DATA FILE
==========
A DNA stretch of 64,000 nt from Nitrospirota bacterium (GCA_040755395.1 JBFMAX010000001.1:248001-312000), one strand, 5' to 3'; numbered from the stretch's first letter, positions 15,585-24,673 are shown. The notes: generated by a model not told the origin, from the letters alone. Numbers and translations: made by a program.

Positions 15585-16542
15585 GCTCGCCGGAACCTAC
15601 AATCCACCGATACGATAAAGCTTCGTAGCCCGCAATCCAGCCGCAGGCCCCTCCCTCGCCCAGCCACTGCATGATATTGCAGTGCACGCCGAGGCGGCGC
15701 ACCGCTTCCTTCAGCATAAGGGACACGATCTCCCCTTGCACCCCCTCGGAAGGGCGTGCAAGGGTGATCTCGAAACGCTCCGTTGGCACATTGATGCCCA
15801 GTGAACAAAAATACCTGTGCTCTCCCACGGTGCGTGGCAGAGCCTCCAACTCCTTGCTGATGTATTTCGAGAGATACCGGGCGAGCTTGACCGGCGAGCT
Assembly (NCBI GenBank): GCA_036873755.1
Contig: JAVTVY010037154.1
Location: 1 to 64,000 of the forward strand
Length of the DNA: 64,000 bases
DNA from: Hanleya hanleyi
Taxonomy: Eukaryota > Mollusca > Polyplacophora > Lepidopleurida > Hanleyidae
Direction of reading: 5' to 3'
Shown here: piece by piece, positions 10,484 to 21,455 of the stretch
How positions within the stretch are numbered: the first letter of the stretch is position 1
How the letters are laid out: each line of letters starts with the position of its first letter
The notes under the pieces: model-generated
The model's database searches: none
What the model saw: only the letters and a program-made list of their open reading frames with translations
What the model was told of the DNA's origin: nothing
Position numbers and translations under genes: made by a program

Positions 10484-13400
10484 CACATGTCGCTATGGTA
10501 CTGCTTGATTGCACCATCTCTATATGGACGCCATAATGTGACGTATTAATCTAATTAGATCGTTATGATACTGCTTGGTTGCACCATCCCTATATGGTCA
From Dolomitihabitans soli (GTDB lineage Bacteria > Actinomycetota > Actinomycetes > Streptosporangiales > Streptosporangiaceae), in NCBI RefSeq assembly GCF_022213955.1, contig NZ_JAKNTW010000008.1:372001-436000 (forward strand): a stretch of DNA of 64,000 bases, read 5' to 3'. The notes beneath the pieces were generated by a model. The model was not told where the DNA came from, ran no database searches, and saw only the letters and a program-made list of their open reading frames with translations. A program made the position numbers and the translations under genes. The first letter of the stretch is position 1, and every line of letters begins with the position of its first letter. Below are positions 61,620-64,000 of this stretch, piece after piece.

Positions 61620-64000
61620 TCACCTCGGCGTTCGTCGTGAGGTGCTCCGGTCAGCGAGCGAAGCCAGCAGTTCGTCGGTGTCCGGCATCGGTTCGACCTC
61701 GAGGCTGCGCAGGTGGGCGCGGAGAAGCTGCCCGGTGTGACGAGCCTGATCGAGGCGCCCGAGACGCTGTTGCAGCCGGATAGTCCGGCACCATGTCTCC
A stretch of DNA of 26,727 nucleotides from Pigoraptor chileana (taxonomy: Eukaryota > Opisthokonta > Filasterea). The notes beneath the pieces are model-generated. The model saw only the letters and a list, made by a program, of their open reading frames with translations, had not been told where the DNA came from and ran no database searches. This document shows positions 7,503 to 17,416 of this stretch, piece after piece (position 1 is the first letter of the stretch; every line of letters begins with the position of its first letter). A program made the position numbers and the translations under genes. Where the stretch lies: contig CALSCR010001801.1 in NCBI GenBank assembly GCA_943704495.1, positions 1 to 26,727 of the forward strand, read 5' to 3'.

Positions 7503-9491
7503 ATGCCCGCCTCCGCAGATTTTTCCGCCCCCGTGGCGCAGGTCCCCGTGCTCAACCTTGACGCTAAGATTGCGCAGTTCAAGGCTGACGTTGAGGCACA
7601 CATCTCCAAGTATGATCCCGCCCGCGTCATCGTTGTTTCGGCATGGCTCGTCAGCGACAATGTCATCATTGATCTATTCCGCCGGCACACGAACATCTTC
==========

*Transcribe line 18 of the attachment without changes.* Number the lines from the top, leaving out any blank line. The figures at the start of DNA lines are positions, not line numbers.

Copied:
The model's database searches: none